Your credit score doesn't just determine whether or not you get approved for a loan or credit card – it has far-reaching effects on your life.
If you have bad credit, you know it can feel like a million doors slammed in your face. Plenty of things people take for granted, like getting an apartment or a car or even a job, can suddenly become much more difficult.
In this article, we’re looking at some of the ways your credit score can affect your life and offer a few tips for improving your credit.
What is a credit score?
Your credit score is a three-digit number from 300 to 850 that is built from various aspects of your credit history. Credit scores largely come from two main sources: FICO and VantageScore. There are a number of factors that affect your credit score including:
Payment history (35% of your score)
Accounts owed (30% of your score)
Length of your credit history (15% of your score)
How frequently you’re opening up new lines of credit (10% of your score)
What makes up your credit – revolving accounts like credit cards and installment accounts like long term loans (10% of your score)
What amounts to a good or bad credit score?
As mentioned above, your credit score will range from 300 to 850 based on the factors above. Here’s what those numbers mean:
Less than 580 - Poor: This credit score means you will be seen by lenders as a risky borrowers.
580 - 669 - Average: This score puts you just slightly below the national average.
670 - 739 0 Good: This score is around the national average and will be accepted for most loans.
740 - 799 - Excellent: This score is above average and will be seen by lenders as dependable borrowers.
More than 800 - Exceptional: This score is well above average and is likely to be approved for borrowing with any lender
5 unexpected ways a bad credit score can impact your life
Low credit scores can make getting a mortgage, car loan or credit card harder to get. Here are a few more ways that you might have thought of that your credit score will impact.
Utilities: Utility contracts like those for your gas, electricity and water are all essentially a form of credit. You sign up and enter into an agreement with the provider. They provide the service and you agree to pay for it. Bad credit might mean the utility company will require a deposit or letter of guarantee to cover the loan of service.
Phone and internet: As with utilities above, phone, internet and cable are service plans that are relying on you to pay for the service rendered. Poor credit or past payment history can make them more likely to deny you service.
Jobs: Generally to improve your credit score, you need money, and a good way to get more money is to get a better job. However, some businesses check credit scores and will reject a candidate based on a poor one. This is particularly true if the position involves handling money.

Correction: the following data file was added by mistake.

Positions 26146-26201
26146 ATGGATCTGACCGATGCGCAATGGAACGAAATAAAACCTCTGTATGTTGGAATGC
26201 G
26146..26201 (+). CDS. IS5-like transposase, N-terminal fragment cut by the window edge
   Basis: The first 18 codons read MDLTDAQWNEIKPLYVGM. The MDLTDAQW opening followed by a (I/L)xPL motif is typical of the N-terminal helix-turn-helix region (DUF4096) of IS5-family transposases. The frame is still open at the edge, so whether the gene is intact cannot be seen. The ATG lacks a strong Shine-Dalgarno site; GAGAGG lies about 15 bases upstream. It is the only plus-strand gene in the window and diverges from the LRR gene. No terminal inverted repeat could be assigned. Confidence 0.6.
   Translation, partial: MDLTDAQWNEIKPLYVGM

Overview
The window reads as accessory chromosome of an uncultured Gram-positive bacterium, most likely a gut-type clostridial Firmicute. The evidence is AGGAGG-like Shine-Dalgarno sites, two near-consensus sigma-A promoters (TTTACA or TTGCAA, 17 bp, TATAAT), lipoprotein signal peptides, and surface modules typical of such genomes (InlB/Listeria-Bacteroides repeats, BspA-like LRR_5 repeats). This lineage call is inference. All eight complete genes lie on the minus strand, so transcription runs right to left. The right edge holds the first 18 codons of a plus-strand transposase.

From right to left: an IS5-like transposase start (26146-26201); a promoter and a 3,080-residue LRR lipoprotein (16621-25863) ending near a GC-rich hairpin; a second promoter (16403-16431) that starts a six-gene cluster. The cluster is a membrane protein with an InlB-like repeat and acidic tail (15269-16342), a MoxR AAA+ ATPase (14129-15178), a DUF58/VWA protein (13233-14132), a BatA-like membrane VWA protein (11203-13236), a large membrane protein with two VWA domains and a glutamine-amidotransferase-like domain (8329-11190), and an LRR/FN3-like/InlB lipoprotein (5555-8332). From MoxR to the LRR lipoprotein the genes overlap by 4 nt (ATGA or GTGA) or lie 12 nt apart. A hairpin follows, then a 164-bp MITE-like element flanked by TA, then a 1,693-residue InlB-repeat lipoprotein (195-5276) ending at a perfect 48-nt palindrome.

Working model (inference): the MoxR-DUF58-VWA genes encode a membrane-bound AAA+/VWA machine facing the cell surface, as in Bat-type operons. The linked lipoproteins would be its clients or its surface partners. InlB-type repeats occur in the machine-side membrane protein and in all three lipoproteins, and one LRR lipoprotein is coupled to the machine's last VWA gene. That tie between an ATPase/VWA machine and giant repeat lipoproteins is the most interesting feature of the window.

Checking and savings accounts: It makes sense that a credit card company would check your credit before approving you for a new line of credit, but did you know that banks typically run checks before letting you open a checking or savings account too?
Insurance: Your credit score can have a big impact on how much you pay for insurance. Nationally, drivers with Very Poor credit scores (under 580) pay an average of $2,887 a year for their car insurance, while drivers with Exceptional credit scores (between 800 and 850) pay just $1,350 per year — even if they have the exact same driving record. Only seven states ban or restrict insurance companies using credit to determine rates.
Finding the right insurance
Now that you know what a big impact your credit score can have on how much you pay for insurance, here are a few links you might want to check out, depending on what applies to you:
If your credit score is on the lower side, and you’d like to improve it. Here are some tips to get started.
Get a copy of your credit report. Being informed of your current credit score is the first step in taking control and looking for areas of improvement. You can get a free report from one of the three major credit bureaus: Equifax, Experian or TransUnion. Your bank may offer this service too.
Prioritize outstanding payments. If you have any late payments, that’s the first thing to focus on. Lenders and insurance agents can see how late a payment was (in 30, 60, or 90+ day installments). The later the payment, the greater the impact on your credit score.
Pay off revolving credit debt. Starting to chip away at debts will help to raise your credit score. Search for free credit counseling in your area if you need help figuring out which debt should be paid off first.
Focus on paying bills on time. Missing a payment can lower your credit score in a hurry.
If you’ve paid off a debt, ask to have it removed from your report. Sometimes even old debts that have been paid will still be affecting your score. You can speak to the original creditor or collections department to see about having those removed.
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